2. Reference Scenario and Signal Model
In the following, we focus on a two-dimensional (2D) RSS-based localization system employing devices, called anchors, and whose positions are known, to estimate the position of an agent (see Figure 1). The mathematical models defined in  for the map, the wireless connectivity between the agent and the anchors, and the measurements acquired for position estimation are adopted; their essential features are summarised below.
2.1. Map Model
A rectangular uniform map, having support and area , is assumed in the following, since it provides a good approximation of the floor plans of typical buildings (see [15, eq. (1)]). This map consists of the union of nonoverlapping rectangles having their sides parallel to the axes of the adopted reference frame and representing the so-called rectangular covering of , so that (see Figure 1). Note that, generally speaking, the support of a rectangular map can be approximated by different coverings and there is no one-to-one mapping between the support of a (rectangular) map and its covering . However, various algorithms are already available in the technical literature to partition a generic polygon into a set of rectangles (e.g., see ) and, in particular, to generate a minimal nonoverlapping covering (MNC) [25, 26] of that is a partition consisting of a minimal number of rectangles for the considered domain. In the following, a MNC of , which is a partition consisting of a minimal number of rectangles for this domain, or a dense nonoverlapping covering (DNC) , which originates from splitting the MNC rectangles whose areas or side lengths exceed a given threshold, is considered, so thathere () is the number of rectangles in the selected MNC (DNC) of . As it will become clearer later, a MNC of can be very useful to reduce the computational load of some map-aware localization algorithms; some algorithms, however, perform better if a DNC is selected. In localization systems, is usually time invariant and such coverings can be computed offline resorting to a number of optimized (but complicated) algorithms (e.g., see [25, 26] and references therein); in our work, however, the simpler algorithm described in  is adopted, since it can handle maps containing “holes” (e.g., inaccessible areas of a building floor) and its input data can be easily extracted from the floor plans of typical buildings.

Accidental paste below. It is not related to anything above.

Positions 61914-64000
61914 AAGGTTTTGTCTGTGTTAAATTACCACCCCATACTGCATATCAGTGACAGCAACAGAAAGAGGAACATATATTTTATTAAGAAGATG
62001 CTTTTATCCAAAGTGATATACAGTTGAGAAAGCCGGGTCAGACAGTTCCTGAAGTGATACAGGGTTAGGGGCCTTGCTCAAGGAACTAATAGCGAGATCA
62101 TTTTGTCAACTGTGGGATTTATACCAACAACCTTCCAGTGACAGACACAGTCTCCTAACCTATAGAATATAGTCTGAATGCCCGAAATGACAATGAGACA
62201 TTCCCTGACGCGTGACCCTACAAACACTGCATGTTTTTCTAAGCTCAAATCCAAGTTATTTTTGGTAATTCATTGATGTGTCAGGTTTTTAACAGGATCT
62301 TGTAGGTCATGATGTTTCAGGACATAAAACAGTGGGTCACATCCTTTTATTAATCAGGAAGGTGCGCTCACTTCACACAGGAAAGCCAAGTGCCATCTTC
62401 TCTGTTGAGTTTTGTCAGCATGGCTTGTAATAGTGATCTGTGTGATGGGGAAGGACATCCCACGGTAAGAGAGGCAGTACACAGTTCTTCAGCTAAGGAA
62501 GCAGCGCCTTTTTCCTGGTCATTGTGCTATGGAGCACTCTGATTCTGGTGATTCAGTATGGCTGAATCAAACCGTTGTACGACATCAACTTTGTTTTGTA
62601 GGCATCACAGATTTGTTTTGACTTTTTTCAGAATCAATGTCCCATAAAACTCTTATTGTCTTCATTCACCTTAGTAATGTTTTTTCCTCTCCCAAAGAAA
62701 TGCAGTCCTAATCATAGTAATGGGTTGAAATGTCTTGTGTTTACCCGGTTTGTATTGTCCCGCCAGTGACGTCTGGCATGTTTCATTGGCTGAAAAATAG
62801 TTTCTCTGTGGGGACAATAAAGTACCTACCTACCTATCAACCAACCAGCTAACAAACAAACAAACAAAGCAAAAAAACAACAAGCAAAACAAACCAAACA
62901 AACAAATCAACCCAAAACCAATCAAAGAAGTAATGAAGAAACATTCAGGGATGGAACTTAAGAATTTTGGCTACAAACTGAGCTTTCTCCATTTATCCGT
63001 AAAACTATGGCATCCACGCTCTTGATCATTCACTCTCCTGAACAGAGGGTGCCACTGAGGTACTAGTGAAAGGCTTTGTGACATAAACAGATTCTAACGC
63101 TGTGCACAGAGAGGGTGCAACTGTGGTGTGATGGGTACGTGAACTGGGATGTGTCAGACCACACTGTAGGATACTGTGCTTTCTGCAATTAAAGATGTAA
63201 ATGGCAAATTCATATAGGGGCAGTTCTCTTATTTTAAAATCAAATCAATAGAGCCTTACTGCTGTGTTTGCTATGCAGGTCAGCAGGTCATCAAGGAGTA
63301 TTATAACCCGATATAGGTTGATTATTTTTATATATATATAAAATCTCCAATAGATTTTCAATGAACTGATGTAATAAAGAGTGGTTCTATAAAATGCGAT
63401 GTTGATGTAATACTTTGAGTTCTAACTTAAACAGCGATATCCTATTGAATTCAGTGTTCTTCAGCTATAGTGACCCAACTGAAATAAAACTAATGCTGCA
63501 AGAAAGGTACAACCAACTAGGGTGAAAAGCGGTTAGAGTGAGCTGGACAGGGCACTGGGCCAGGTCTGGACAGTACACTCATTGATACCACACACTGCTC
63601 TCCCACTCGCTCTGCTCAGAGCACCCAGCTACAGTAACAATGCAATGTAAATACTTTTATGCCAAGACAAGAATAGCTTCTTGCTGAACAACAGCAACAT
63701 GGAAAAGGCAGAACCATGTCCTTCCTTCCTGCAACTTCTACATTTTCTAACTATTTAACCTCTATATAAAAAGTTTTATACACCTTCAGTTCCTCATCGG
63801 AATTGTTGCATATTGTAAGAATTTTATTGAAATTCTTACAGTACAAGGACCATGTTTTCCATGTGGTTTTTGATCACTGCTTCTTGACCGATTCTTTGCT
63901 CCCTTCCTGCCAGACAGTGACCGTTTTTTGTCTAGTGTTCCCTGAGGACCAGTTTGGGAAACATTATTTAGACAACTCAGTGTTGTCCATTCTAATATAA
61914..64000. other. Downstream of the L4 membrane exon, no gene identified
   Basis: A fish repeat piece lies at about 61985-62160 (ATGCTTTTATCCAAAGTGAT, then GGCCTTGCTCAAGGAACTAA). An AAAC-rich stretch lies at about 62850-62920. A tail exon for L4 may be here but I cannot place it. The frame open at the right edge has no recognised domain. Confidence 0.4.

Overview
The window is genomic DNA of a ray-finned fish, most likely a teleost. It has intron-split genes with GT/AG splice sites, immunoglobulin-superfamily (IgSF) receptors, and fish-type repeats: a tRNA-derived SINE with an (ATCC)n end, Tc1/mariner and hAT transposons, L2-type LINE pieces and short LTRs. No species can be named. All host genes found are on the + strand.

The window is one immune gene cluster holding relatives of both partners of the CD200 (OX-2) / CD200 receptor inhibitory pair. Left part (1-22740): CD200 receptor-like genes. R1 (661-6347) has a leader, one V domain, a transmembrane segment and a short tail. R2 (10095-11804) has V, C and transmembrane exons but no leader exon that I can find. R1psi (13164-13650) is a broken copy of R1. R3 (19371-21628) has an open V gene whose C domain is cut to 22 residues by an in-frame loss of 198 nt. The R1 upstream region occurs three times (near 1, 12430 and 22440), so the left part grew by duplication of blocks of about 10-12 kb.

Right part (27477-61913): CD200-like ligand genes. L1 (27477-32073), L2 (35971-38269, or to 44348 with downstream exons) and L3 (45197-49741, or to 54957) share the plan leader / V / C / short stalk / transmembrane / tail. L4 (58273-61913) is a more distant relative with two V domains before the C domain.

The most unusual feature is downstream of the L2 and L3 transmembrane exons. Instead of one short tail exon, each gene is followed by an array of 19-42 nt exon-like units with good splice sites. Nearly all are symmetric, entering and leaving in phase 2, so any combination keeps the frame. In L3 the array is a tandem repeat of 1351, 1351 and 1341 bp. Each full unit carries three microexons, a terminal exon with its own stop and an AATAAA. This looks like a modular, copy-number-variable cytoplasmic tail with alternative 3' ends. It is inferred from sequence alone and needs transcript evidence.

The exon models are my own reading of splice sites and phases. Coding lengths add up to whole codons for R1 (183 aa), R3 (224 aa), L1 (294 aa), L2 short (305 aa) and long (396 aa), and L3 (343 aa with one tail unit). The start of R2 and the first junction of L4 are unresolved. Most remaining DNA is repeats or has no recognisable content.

Note that our approach to map-aware localization requires not only the knowledge of a MNC (or, equivalently, a DNC) of the map support , but also that of the obstructions (e.g., walls) the map contains; this knowledge is exploited to evaluate the function , which represents the number of obstructions interposed between two arbitrary points and of . On the contrary, map-unaware localization systems, which are introduced later for comparison, rely on the knowledge of the bounding box of only.
2.2. Connectivity Model
In our work, the coverage region of the th anchor (with ) is assumed to consist of a circle centred at whose radius depends on the transmitted power and signal propagation conditions; inside this region, if the agent is connected with the associated anchor, it acquires a single observation (in particular, a RSS measurement) for localization purposes by exchanging wireless signals with the anchor itself [15, Sec. II.B.] (if multiple measurements are acquired by the ith anchor, they are averaged or filtered in order to generate a single observation ). In practice, in the presence of harsh propagation conditions, the shape of the coverage region is likely to substantially differ from a circular shape, so that the number of observations available to the agent cannot be predicted theoretically; for this reason, the parameter is defined, where is the set of indices associated with the anchors truly connected with the agent. It is easy to show that if , then ; consequently, in a map-aware localization system the agent position has to be searched for inside the domain . In our work, the region is assumed to be well approximated by the rectangular region that consists of all the covering rectangles intersecting with the exact ; that is,whereand belongs to a MNC or a DNC set (in the following, unless explicitly stated, the symbol () denotes () or ()). Note that applying this connectivity model to the considered localization problem results in a preliminary domain reduction; in fact, instead of considering the or rectangles covering the whole map support, all the proposed localization algorithms restrict their search domain to rectangles approximating (2). In a map-unaware system, instead, the agent position is expected to belong toIn this case, it is assumed that for any the domain can be approximated by a square region whose centre is and whose side is ; this implies that (4) consists of a single rectangle.